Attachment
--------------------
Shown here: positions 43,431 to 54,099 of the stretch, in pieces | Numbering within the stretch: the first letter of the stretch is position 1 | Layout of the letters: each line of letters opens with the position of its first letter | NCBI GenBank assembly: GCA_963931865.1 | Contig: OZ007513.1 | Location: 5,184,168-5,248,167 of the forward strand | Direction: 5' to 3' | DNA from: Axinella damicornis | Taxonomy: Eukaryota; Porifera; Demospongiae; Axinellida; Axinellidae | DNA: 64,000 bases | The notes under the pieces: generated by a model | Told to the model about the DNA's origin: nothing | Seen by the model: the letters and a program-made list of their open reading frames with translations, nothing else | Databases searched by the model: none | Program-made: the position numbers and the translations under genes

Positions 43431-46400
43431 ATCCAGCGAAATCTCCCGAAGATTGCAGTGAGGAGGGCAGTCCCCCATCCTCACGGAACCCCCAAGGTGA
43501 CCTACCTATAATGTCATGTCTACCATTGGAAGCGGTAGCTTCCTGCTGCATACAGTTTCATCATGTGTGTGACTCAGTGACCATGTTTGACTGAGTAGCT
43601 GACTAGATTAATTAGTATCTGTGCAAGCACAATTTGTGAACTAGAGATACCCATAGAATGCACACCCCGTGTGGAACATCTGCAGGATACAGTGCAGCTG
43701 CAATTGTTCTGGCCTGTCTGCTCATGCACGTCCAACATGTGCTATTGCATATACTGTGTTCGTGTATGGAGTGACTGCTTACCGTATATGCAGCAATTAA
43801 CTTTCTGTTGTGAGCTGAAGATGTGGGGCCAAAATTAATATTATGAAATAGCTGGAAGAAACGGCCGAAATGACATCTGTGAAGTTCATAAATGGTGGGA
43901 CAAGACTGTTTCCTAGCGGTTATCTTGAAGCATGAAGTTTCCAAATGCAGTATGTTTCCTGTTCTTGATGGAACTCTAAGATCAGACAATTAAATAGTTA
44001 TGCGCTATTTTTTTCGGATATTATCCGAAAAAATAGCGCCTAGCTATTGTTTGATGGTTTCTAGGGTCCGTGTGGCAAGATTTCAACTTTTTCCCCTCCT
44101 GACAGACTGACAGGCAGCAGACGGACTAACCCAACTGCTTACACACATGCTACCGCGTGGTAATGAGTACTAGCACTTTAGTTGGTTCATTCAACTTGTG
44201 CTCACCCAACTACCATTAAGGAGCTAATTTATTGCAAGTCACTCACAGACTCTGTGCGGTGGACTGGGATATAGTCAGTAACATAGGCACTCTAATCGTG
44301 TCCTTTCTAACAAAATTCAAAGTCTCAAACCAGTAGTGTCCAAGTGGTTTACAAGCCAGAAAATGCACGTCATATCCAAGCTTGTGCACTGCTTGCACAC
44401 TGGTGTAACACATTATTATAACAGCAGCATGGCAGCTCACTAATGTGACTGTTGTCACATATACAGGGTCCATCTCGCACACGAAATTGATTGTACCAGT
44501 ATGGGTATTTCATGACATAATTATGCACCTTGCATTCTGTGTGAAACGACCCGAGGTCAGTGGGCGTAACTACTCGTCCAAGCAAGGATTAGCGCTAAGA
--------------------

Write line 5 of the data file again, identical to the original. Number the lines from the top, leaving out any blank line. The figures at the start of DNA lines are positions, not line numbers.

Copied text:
43601 GACTAGATTAATTAGTATCTGTGCAAGCACAATTTGTGAACTAGAGATACCCATAGAATGCACACCCCGTGTGGAACATCTGCAGGATACAGTGCAGCTG